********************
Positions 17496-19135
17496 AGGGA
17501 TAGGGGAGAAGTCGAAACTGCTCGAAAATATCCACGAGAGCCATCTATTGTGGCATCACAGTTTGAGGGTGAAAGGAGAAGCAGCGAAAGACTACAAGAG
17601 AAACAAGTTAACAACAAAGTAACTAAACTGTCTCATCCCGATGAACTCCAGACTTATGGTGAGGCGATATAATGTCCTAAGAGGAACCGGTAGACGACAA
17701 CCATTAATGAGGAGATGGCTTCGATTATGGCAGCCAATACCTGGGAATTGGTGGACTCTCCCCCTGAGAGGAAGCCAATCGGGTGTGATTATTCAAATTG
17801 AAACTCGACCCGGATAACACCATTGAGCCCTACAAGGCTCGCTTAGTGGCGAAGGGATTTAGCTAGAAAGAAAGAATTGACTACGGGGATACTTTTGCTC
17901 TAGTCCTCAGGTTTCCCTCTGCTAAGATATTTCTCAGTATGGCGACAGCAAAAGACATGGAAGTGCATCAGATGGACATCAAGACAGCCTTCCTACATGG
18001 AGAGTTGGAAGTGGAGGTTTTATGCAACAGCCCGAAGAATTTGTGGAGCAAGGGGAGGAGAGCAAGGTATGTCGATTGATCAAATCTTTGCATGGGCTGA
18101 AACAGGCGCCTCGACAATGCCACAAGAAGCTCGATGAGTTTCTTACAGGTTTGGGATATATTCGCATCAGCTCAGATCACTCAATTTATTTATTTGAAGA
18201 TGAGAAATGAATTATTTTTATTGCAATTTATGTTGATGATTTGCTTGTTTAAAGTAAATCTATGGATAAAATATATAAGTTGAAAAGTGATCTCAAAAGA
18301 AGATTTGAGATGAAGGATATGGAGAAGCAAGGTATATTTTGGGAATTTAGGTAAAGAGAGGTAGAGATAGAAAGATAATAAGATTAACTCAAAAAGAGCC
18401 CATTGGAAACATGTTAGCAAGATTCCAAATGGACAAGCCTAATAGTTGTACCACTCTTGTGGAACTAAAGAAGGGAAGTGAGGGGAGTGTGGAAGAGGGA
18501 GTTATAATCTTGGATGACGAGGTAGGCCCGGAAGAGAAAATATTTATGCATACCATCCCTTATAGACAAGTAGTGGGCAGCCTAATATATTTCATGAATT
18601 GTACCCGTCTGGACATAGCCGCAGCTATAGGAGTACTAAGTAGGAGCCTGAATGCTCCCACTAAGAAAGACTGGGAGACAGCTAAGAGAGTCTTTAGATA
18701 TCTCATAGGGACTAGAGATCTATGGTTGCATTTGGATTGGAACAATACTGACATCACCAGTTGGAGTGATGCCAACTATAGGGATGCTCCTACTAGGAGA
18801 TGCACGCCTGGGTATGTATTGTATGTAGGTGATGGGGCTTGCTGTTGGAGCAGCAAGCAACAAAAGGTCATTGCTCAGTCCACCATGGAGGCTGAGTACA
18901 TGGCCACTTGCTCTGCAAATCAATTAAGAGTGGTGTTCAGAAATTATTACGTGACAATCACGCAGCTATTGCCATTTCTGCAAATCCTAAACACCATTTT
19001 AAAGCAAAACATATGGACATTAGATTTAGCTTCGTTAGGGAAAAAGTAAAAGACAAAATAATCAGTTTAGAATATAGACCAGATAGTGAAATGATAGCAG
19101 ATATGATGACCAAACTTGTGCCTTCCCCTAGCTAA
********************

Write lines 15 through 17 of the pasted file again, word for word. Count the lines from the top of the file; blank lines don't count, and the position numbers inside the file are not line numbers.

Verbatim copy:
18701 TCTCATAGGGACTAGAGATCTATGGTTGCATTTGGATTGGAACAATACTGACATCACCAGTTGGAGTGATGCCAACTATAGGGATGCTCCTACTAGGAGA
18801 TGCACGCCTGGGTATGTATTGTATGTAGGTGATGGGGCTTGCTGTTGGAGCAGCAAGCAACAAAAGGTCATTGCTCAGTCCACCATGGAGGCTGAGTACA
18901 TGGCCACTTGCTCTGCAAATCAATTAAGAGTGGTGTTCAGAAATTATTACGTGACAATCACGCAGCTATTGCCATTTCTGCAAATCCTAAACACCATTTT